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Anne Becker, MD, PhD, has been named dean for clinical and academic affairs at Harvard Medical School, effective April 1. Dr. Becker serves as the Maude and Lillian Presley Professor of Global Health and Social Medicine in the Blavatnik Institute at Harvard Medical School.
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Joseph Ouzounian, MD, MBA, has been appointed permanent chair of the Department of Obstetrics and Gynecology at the Keck School of Medicine of the University of Southern California. Dr. Ouzounian has been serving as interim chair since Nov. 1, 2018.
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Neal Weintraub, MD, has been appointed chief of the Division of Cardiology in the Department of Medicine at the Medical College of Georgia at Augusta University. Dr. Weintraub is associate director of the Vascular Biology Center at the Medical College of Georgia.
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Welcome to 2020! NPR’s Goats and Sodas blog, which focuses on global health, offered a number of predictions for the coming year, breaking them down into the hopeful (positive efforts from youth activists and improved access to college) and the not-so-hopeful (stalled gender equity efforts and second-tier diseases spiking).
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Looking back on the scientific year that was, LiveScience ran a summary of the “10 Weirdest Science Studies of 2019,” including such gems as the hunt for Loch Ness monster DNA and the mosquito’s aversion to certain loud music, particularly the recordings of producer/DJ Skrillex – it’s actually that specific.
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From a wonkier, inside-the-Beltway perspective, The Hill predicted health care legislation and regulation topics on tap for 2020, with issues such as rural and mental health access, cyber security, drug prices, and health care reform likely to be debated in the Capitol.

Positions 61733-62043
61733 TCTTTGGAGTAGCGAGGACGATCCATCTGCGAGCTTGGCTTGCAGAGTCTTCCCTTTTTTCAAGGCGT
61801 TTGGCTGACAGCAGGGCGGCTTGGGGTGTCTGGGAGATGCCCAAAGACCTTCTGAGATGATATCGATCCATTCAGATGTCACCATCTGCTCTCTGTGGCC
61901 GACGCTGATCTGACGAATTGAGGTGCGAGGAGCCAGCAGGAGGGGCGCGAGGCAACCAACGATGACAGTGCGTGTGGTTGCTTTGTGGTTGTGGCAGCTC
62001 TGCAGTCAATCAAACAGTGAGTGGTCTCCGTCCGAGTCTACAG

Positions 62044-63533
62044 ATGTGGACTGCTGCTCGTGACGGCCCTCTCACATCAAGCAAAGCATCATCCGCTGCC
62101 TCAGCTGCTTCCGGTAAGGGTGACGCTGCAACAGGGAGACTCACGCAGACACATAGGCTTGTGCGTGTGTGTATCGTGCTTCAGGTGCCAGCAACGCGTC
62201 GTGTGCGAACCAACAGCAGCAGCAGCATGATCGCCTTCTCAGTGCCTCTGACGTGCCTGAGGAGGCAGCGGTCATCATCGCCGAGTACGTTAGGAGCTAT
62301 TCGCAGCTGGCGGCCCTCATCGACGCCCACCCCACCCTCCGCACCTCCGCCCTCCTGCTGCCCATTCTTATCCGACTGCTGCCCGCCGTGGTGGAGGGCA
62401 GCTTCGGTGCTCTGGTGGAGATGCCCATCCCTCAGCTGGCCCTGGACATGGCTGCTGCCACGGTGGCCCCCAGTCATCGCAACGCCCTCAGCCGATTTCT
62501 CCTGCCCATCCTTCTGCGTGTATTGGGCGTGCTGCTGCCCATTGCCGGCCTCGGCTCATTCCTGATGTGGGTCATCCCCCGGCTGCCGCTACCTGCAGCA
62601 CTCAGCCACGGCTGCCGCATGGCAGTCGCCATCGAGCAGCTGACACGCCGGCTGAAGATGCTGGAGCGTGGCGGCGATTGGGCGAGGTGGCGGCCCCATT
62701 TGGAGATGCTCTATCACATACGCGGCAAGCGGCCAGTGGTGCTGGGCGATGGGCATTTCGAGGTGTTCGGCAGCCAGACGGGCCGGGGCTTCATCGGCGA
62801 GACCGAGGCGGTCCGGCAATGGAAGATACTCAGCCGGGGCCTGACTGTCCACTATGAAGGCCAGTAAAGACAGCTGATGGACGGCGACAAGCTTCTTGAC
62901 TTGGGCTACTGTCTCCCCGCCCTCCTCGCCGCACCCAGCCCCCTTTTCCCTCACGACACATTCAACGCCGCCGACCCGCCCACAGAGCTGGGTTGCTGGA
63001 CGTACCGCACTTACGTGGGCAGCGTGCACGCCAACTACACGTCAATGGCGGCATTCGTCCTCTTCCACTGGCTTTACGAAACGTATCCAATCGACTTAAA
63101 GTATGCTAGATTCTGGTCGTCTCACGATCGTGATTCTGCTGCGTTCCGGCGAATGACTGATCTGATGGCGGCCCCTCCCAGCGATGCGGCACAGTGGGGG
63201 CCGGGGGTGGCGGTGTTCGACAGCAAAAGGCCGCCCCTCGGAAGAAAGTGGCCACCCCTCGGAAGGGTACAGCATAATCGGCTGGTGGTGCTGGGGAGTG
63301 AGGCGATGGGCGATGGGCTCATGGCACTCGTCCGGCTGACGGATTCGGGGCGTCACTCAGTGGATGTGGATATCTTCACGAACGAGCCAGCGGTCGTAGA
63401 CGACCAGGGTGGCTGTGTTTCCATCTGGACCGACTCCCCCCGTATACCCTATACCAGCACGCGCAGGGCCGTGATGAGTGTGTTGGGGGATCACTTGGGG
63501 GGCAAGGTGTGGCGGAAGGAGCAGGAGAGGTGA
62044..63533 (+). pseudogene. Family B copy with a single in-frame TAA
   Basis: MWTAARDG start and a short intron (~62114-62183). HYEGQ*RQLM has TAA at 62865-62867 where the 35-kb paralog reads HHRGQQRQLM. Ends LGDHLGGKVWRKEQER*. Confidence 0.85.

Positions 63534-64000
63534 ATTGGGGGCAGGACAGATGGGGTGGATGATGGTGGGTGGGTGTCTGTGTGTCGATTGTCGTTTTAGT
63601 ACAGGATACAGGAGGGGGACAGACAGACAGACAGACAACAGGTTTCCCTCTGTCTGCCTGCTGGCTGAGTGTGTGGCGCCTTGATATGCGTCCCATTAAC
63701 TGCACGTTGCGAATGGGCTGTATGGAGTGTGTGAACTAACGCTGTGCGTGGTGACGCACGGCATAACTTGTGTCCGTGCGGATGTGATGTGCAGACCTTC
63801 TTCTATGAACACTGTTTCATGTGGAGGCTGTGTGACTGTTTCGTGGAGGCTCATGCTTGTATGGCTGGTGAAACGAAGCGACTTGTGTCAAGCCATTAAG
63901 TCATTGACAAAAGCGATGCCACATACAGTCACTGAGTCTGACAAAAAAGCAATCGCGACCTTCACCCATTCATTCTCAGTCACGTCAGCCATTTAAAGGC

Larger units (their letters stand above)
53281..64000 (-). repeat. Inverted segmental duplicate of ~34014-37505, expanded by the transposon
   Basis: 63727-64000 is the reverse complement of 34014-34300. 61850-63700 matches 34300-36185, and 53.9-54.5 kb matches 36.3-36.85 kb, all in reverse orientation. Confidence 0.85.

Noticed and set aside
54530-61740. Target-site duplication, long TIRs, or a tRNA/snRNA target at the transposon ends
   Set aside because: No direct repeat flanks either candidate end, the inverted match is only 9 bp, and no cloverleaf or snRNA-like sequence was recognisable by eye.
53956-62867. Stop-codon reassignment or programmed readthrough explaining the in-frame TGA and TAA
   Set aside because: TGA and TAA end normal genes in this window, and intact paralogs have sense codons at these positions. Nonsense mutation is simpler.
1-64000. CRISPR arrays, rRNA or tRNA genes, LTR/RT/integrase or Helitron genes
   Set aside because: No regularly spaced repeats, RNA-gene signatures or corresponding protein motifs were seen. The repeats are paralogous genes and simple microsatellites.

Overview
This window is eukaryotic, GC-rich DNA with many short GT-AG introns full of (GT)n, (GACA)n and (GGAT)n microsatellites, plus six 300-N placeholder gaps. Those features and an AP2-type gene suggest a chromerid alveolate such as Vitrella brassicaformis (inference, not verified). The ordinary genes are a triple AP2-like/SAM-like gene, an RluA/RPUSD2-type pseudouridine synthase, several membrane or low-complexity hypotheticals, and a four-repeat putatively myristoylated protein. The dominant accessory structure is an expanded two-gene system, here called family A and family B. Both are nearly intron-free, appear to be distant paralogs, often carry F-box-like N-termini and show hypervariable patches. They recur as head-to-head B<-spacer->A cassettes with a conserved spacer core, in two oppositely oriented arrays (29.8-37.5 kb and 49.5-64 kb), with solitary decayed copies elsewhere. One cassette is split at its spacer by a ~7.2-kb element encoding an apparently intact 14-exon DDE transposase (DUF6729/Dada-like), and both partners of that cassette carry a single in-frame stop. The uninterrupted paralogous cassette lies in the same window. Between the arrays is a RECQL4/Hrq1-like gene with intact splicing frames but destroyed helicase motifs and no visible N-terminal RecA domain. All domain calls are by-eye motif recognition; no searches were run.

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And finally, from the CFAS News “Nature Is Cruel” desk, comes a story of unfair parental preference for splashy offspring over more ordinary offspring, compounded by a seemingly irrational affection for the baby of the family. In an evolutionary tale familiar to anyone who is firstborn (as well as those last-born, such as the editor of CFAS News), research out of the University of California, Santa Cruz (UCSC) found that the generally drab and abundant American coot — a common water bird sporting undistinguished adult plumage — will produce copious chicks that happen to have brighter, more colorful feathers in reverse hatching order. The younger siblings always have brighter plumage, which their parents prefer and do little to conceal from the older coot hatchlings. Doting coot parents subsequently give their youngest chicks more attention (and food) from an early age, excluding the older chicks, which leads to not-so-great consequences for the firstborn. “They're complicated birds,” said Bruce Lyon, PhD, professor of ecology and evolutionary biology at UCSC and first author of the study published in Proceedings of the National Academy of Sciences. May we all be better caregivers than coot parents in 2020.
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Visit the CFAS Resources page for an archive of the previous edition of CFAS News as well as our People of Academic Medicine page, which features a running list of academic promotions, appointments, and departures.

Your comments and news tips are always welcome. Please email them to Eric Weissman at eweissman@aamc.org.

Eric Weissman
Senior Director, Faculty and Academic Society Engagement
AAMC
eweissman@aamc.org
www.aamc.org/members/cfas